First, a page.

Credit card crimes surpass one million

Small businesses impacted by an increase in online shopping fraud

The number of fraudulent card transaction surpassed one million in 2011, with total losses reaching a record $278 million, according to the Australian Payments Clearing Association (APCA)'s latest fraud statistics.

Figures indicate that the number of fraudulent transactions made on signature-based credit, debit and charge cards, as well as card-not-present transactions*, was almost double that of 2009. This also made up roughly 92 per cent of total fraudulent transactions.

The remaining eight per cent was made up of cheque and pin-based debit card fraud, which came to $8.8 million and $13.7 million respectively last year. The number of fraudulent transactions made via cheque was just under 900, while those made via pin-based debit cards totalled 39,000. Point-of-sale and ATM debit card fraud also fell from 2.5 to 1.3 for every 100,000 transactions made over the same time period; while cheque fraud contributed to less than one transaction in every 300,000 transactions.

Signature-based or scheme card fraud was not only the most common type of fraud, but was also the only category to experience an increase in the number of transactions, rising from 38 in every 100,000 transactions made in 2010, to 52 in 2011.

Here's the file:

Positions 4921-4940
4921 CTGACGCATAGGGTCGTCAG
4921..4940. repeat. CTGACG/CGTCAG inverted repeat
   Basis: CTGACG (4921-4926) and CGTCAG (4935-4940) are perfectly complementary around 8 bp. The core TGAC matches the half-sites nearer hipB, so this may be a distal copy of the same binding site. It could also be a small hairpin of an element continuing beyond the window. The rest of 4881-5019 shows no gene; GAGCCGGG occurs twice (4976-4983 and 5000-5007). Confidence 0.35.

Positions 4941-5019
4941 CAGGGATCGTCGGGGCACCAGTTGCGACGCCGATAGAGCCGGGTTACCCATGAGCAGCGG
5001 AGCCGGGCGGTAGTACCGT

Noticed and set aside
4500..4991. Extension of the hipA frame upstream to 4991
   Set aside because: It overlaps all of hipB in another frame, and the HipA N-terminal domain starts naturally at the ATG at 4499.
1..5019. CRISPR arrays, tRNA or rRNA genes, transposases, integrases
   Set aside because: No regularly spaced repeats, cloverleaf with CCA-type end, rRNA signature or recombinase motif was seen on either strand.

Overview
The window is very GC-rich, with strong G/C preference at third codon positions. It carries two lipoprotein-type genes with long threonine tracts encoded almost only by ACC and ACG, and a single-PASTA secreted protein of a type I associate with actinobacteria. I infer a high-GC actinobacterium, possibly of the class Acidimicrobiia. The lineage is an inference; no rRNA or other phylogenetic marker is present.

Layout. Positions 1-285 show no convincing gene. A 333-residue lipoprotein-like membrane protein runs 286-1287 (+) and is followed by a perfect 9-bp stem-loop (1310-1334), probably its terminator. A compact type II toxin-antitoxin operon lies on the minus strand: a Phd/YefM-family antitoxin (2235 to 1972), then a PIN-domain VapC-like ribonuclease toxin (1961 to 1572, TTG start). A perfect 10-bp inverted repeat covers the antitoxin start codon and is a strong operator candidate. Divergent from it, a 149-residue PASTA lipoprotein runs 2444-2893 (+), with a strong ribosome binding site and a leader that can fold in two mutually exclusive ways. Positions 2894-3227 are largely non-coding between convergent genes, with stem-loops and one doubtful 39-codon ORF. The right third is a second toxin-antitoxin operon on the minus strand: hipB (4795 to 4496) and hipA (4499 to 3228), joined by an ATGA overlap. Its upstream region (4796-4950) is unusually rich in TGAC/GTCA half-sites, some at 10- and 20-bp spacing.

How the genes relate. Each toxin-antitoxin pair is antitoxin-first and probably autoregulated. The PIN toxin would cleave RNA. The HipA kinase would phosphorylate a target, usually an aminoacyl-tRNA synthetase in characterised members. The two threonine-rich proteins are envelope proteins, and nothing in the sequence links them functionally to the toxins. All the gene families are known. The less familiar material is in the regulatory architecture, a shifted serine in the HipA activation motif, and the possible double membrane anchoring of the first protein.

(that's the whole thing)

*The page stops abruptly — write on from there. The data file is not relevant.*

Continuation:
In particular, the number of card-not-present (CNP) fraud transactions accounted for 71 per cent of total scheme card fraud, of which more than half of the fraud occurred overseas.

According to APCA, this largely reflected an increase in online shopping activity, with more and more businesses - in particular SMEs - opting to offer their goods and services online. However, a failure to implement safe and effective practices can mean that these businesses are more exposed to card-not-present fraud.

"Tackling CNP fraud requires effort from everyone, from the retailer, through to financial institutions and card schemes, and in the end from the consumer," said APCA's CEO, Chris Hamilton. 

"We need Australians to know that tools to help protect against CNP fraud are readily available today. If you are a retailer selling online or a consumer shopping online, you need to be using these tools as well as other practical measures to stay safe online."

Despite the high incidence of CNP fraud, small businesses should not shy away from using the Internet to do business, as moving online can make a business more competitive and enhance sales. However, the APCA states that it is imperative to take the appropriate measures to protect themselves against the risks.

Over the coming months, APCA will be providing free training on how retailers can protect themselves when selling online. You can read more on how to safeguard against credit card fraud here.

*Card-not-present transactions refer to those made when the consumer is not face-to-face with the retailer, e.g. shopping online, by mail or phone. 

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